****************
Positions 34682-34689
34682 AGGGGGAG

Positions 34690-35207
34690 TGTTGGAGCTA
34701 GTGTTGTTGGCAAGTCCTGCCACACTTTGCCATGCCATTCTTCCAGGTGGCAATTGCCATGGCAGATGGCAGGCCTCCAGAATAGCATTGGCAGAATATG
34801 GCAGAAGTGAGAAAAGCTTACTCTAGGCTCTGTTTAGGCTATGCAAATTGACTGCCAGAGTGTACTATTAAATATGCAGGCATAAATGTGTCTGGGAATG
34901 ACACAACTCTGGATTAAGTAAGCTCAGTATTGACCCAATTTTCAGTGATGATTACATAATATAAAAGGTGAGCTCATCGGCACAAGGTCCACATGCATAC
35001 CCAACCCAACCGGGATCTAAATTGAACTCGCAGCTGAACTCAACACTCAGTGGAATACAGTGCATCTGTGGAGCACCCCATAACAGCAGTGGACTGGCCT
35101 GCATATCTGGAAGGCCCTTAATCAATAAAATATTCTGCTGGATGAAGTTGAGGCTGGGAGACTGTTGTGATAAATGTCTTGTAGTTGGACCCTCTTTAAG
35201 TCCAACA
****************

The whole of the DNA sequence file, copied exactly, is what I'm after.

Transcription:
Positions 34682-34689
34682 AGGGGGAG

Positions 34690-35207
34690 TGTTGGAGCTA
34701 GTGTTGTTGGCAAGTCCTGCCACACTTTGCCATGCCATTCTTCCAGGTGGCAATTGCCATGGCAGATGGCAGGCCTCCAGAATAGCATTGGCAGAATATG
34801 GCAGAAGTGAGAAAAGCTTACTCTAGGCTCTGTTTAGGCTATGCAAATTGACTGCCAGAGTGTACTATTAAATATGCAGGCATAAATGTGTCTGGGAATG
34901 ACACAACTCTGGATTAAGTAAGCTCAGTATTGACCCAATTTTCAGTGATGATTACATAATATAAAAGGTGAGCTCATCGGCACAAGGTCCACATGCATAC
35001 CCAACCCAACCGGGATCTAAATTGAACTCGCAGCTGAACTCAACACTCAGTGGAATACAGTGCATCTGTGGAGCACCCCATAACAGCAGTGGACTGGCCT
35101 GCATATCTGGAAGGCCCTTAATCAATAAAATATTCTGCTGGATGAAGTTGAGGCTGGGAGACTGTTGTGATAAATGTCTTGTAGTTGGACCCTCTTTAAG
35201 TCCAACA